It was thrilling to collaborate with Eva Franco showcasing her summer and fall designs. The opportunity to wear many of her amazing dresses was a dream, as was getting to know this lovely, down to earth designer at her Downtown LA warehouse where all the magic happens.
For the photoshoot itself, Bard + Paul brought to life the whimsical side of Echo Park (the home of Eva Franco’s boutique), creating seasonal picnic and outdoors scenes at Elysian Park inspired by Franco’s designs. The shoot wouldn’t be complete, of course, without a homage to the beloved Echo Park Lake, so naturally, an afternoon adventure by the water’s side became part of the story.
We were lucky to have two very talented ladies whose skills and creativity brought the images to life. Photographer Madeleine Marine complimented the world of Eva’s dresses with whimsical artistry, effortlessly giving the images a sense of life and story. It was also a special treat to have our friend and Echo Park local, Melisa Saraceni of Scores of Hellebores, design the stunning flower head wreaths and flower arrangements for the shoot. Between her stunning floras, Madeleine’s gorgeous photography and of course, Eva Franco’s incredible frocks, this collaboration has undoubtedly been one of my favorites.
I caught up with Franco to learn more about her inspiration, designs and thoughts on the fashion world today. Enjoy! ♡ ☆ ♡ ☆
☆ Interview with Eva Franco ☆
AP: Your dresses reflect a certain nostalgia for vintage eras and designs. What inspired this style and is there a particular era you gravitate to most for creative ideas and inspiration?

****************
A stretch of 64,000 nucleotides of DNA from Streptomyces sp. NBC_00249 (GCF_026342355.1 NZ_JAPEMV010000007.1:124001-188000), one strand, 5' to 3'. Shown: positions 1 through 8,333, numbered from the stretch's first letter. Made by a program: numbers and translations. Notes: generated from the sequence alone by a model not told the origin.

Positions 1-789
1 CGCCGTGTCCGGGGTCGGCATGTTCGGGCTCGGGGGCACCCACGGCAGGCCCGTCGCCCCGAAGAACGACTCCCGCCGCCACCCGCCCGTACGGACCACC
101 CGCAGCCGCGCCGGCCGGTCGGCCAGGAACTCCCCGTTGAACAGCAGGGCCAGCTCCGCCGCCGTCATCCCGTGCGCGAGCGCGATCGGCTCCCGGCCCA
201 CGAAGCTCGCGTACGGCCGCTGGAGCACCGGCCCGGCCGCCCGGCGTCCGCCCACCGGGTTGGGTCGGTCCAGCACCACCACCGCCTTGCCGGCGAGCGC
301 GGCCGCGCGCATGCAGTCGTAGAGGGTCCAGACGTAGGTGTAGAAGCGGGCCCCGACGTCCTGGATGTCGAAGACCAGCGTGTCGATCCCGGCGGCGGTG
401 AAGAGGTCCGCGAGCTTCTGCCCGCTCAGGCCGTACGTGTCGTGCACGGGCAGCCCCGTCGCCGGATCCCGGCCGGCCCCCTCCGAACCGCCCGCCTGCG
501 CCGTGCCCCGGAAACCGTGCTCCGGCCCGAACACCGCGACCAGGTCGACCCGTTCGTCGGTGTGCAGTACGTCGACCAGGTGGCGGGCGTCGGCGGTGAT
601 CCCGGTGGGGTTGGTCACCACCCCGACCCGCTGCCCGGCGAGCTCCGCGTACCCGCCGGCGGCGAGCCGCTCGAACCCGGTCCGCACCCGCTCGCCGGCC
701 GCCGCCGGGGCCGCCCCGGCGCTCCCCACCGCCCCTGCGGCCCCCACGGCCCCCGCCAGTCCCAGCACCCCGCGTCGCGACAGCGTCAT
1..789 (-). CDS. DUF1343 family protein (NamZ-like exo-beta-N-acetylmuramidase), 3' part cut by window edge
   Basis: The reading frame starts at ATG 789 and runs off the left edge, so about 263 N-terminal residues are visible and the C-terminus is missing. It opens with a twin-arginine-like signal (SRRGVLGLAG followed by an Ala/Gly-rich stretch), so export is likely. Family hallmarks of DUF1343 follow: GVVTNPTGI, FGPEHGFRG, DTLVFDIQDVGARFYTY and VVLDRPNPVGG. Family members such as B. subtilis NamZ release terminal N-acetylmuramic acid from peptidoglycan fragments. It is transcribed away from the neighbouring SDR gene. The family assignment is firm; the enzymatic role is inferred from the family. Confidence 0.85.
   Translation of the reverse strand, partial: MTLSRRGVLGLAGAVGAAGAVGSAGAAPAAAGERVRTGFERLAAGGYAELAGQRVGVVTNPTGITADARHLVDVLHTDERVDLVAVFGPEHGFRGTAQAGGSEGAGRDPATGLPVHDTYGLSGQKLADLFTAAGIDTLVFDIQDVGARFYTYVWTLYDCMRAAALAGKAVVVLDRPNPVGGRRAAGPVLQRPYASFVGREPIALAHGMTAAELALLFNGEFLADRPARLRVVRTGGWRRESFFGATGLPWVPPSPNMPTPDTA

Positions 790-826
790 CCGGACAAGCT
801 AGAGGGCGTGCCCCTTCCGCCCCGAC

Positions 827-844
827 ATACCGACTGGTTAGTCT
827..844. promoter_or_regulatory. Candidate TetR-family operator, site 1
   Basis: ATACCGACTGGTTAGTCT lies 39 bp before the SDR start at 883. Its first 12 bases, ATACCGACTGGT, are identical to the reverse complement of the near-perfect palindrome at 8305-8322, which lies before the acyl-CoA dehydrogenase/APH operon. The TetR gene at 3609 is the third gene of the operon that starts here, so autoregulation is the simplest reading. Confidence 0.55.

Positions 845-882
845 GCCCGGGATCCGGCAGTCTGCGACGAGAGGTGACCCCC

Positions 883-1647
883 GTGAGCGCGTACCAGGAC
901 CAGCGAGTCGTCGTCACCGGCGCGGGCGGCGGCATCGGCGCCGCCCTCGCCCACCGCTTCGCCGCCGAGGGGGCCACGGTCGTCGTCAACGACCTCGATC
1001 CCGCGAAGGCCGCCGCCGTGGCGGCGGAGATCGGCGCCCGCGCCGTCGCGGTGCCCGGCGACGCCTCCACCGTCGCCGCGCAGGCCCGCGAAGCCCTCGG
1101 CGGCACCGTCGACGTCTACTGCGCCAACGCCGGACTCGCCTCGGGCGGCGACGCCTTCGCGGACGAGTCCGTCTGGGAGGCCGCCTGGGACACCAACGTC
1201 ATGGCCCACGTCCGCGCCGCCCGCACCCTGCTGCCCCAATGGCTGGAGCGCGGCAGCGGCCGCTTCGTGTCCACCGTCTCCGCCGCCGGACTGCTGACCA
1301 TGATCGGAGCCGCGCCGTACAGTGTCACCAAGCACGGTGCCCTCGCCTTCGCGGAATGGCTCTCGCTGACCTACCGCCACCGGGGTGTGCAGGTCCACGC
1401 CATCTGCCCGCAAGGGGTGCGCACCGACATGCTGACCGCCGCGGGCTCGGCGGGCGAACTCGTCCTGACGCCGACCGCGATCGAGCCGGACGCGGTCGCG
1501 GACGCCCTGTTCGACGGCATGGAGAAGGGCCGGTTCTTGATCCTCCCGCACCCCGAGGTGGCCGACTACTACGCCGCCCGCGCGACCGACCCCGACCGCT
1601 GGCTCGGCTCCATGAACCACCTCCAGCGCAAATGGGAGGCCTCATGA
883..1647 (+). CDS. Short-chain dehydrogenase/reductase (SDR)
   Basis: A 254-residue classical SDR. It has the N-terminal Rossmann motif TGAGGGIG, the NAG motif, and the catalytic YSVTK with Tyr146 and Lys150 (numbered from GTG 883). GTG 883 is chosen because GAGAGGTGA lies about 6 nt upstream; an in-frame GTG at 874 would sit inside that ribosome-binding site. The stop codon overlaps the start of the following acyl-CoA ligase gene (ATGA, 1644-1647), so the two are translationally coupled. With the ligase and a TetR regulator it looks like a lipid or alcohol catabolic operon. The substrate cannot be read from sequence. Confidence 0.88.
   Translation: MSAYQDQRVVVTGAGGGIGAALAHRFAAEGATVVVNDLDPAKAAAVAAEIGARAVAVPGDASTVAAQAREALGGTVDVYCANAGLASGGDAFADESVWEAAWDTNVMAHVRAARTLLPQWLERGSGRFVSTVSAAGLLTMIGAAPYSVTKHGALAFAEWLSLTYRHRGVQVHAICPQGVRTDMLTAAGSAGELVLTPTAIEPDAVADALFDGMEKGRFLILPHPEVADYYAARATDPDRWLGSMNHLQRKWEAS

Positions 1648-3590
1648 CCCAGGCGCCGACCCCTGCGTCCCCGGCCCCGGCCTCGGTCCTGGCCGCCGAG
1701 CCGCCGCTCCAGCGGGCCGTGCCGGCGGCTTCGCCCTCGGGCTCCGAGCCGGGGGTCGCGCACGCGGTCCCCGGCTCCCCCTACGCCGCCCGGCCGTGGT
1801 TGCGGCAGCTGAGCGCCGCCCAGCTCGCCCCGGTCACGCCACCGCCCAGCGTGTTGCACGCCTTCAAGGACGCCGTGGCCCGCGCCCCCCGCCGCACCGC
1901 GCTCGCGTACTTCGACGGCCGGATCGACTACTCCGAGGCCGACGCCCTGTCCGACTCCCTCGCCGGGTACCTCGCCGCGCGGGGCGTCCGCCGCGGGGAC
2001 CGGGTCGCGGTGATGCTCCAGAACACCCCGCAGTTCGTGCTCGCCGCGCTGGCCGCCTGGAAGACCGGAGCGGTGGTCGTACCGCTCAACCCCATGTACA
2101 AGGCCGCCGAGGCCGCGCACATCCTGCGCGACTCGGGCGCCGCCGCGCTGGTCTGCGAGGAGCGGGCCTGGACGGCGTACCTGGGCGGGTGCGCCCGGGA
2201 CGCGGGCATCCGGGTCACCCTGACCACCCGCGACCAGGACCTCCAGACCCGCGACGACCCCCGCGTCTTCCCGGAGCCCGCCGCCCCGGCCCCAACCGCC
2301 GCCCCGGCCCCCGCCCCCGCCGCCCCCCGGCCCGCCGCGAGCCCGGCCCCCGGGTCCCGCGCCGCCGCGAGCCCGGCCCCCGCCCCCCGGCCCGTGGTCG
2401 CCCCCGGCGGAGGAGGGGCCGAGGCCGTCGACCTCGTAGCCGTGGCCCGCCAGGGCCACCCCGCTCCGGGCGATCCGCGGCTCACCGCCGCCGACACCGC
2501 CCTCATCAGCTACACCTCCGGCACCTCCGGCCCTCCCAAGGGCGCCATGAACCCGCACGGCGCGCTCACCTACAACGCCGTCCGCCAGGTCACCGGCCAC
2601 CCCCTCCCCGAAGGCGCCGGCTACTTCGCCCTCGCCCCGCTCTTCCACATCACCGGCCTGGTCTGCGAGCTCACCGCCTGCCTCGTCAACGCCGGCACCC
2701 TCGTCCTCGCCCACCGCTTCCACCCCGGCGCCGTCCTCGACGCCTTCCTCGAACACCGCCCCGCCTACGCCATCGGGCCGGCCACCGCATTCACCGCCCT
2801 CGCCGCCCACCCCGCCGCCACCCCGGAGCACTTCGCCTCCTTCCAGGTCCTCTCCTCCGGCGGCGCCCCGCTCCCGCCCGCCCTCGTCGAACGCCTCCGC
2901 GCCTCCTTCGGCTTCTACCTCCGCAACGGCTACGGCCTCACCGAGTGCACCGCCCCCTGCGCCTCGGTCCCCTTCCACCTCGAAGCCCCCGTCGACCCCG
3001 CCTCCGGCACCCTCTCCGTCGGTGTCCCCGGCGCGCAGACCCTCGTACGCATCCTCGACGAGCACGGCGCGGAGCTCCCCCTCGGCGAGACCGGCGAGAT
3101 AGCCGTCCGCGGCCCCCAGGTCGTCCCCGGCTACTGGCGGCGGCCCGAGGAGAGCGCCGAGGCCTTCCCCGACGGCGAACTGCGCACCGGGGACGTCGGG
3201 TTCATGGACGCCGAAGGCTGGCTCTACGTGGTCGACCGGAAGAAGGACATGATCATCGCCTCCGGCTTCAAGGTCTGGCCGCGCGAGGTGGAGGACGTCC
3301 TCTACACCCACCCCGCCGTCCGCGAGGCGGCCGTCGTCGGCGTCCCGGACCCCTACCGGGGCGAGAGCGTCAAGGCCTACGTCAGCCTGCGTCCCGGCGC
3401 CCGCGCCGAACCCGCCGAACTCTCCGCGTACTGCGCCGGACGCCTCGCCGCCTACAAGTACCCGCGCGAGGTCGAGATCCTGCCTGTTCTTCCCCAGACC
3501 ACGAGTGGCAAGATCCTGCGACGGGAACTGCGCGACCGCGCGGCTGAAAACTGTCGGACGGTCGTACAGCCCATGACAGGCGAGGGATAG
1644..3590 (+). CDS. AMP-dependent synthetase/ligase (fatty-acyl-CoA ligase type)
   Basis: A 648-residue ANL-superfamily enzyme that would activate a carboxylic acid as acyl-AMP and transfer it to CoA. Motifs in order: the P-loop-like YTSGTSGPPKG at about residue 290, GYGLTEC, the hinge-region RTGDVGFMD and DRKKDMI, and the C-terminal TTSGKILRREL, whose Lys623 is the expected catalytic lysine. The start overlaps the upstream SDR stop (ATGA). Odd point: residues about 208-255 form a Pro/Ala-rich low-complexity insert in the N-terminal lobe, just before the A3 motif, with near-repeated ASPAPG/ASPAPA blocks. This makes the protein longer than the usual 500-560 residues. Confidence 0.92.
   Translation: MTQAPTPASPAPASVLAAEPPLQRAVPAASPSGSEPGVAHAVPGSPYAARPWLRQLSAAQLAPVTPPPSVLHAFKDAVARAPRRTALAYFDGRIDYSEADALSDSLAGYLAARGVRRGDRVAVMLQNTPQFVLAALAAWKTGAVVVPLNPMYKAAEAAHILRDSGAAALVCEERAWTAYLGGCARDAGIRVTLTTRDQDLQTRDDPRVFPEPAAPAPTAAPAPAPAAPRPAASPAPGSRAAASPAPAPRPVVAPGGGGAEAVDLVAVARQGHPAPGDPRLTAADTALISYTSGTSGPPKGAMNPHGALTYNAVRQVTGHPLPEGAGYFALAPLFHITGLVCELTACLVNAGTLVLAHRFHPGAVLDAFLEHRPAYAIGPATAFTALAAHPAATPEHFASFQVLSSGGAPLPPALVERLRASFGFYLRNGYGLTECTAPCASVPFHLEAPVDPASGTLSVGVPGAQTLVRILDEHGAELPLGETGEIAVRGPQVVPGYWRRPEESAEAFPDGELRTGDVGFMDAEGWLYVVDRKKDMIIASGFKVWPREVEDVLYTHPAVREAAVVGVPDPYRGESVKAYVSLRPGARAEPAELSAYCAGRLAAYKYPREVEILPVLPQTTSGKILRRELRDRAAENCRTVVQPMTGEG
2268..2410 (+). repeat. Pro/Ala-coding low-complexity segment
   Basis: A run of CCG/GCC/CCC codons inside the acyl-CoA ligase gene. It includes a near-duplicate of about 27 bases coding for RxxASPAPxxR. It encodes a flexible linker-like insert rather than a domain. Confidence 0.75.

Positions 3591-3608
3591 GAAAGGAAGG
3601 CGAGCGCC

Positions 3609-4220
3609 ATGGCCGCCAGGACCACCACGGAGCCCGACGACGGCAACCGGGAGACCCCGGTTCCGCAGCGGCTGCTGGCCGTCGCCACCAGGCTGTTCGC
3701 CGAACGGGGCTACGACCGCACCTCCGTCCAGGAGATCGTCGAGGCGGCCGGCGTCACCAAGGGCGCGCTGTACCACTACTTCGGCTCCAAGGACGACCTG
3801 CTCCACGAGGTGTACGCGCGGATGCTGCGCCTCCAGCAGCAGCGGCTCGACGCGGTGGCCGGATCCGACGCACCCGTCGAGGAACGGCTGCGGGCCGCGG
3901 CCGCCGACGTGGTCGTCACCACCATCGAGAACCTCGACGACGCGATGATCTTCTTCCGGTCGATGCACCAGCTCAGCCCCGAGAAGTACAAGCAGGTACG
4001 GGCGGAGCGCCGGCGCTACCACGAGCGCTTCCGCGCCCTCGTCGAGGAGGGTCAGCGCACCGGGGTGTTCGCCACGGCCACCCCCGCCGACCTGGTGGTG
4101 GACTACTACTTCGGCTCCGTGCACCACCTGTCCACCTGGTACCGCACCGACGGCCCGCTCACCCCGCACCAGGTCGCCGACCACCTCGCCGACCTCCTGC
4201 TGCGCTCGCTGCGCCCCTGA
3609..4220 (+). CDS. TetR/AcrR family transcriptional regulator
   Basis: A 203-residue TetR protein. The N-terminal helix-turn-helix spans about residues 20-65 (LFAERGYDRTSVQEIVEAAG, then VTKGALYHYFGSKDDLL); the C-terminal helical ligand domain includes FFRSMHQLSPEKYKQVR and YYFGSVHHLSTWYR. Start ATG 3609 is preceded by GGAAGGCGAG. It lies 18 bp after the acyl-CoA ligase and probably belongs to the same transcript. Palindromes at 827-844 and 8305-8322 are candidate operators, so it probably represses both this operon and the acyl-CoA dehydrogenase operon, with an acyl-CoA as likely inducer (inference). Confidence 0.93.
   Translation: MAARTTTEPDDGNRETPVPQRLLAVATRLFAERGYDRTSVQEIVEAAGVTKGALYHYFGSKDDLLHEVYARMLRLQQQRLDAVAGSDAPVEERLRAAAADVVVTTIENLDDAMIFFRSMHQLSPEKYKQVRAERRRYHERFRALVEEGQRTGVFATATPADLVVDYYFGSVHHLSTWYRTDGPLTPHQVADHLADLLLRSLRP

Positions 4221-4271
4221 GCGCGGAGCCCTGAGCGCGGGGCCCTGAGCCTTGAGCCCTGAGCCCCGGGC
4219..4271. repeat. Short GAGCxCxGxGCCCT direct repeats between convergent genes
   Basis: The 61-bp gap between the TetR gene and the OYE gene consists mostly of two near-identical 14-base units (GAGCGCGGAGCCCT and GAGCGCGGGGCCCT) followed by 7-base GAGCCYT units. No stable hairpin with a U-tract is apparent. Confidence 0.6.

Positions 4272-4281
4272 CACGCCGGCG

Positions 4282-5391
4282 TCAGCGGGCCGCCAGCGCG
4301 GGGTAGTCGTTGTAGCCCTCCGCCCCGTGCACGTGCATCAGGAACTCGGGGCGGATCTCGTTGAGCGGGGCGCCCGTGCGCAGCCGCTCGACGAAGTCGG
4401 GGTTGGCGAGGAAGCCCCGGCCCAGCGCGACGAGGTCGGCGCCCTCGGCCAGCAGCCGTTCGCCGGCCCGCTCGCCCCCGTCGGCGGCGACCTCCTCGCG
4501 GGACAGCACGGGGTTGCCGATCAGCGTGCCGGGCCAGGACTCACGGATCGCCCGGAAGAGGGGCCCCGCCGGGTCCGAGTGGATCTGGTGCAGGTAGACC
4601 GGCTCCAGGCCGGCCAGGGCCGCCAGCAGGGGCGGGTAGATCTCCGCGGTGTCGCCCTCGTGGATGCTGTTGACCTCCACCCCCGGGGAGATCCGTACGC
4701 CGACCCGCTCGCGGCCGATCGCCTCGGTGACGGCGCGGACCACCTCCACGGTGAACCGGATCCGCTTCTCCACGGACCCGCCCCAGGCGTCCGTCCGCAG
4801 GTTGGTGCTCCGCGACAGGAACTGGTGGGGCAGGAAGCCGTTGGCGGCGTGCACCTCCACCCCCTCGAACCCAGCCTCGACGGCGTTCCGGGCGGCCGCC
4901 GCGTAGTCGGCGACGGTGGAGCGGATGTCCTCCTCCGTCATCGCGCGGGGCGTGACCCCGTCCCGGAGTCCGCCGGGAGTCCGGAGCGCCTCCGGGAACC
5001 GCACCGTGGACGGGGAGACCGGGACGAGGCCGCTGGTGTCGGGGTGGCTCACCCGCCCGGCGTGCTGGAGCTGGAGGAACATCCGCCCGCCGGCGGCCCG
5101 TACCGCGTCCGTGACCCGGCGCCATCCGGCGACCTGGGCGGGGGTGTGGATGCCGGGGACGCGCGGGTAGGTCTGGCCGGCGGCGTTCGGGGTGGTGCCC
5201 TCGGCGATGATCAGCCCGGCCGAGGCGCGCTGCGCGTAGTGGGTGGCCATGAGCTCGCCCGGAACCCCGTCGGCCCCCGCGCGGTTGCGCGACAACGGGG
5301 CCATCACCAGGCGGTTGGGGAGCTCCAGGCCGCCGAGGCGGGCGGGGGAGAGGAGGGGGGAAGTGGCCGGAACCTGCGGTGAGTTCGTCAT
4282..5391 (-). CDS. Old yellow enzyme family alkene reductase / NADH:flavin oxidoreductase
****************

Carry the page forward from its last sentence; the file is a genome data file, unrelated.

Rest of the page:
EF: Yes, vintage is a big part of my inspiration and it’s nice to revive certain details I discover in garments. I also grew up having watched a few vintage Hollywood musicals where the showgirls were gracefully emerging from the water twirling in fabrics in these huge scenes. I am sure somewhere early on this obsession with glamour was carved out as a very important achievement for women.
I love the 1950s because there were such great tailored lines. There was a love affair of having fabrics available after the rationed fabric shortages of the 1940s, so I think designers just went for it and used volume to great new heights. But recently I’ve been loving the patchwork of the 1960s. It’s always changing and that keeps things very exciting.
AP: A good portion of your designs seem universally complimentary to many body types, with some emulating a more curvaceous, womanly form. Was creating dresses wearable for multiple body types a conscious decision on your part? And as a designer, what role do you believe fashion has in the greater body-conscious conversation affecting so many women in today’s world?
EF: I think being a woman with curves myself really informed me early on that it’s best to design flattering styles so more women can feel and look great in my designs.
AP: Though Eva Franco designs can be found in 800 stores around the world, your company headquarters are in Downtown LA where all the clothing is made. The Eva Franco boutique is also close by in Echo Park. What are your thoughts on keeping production local and does this choice have an ethical component? And from your experience, what are the benefits of keeping production local and personal and what effect does this have on the productivity of your brand and staff?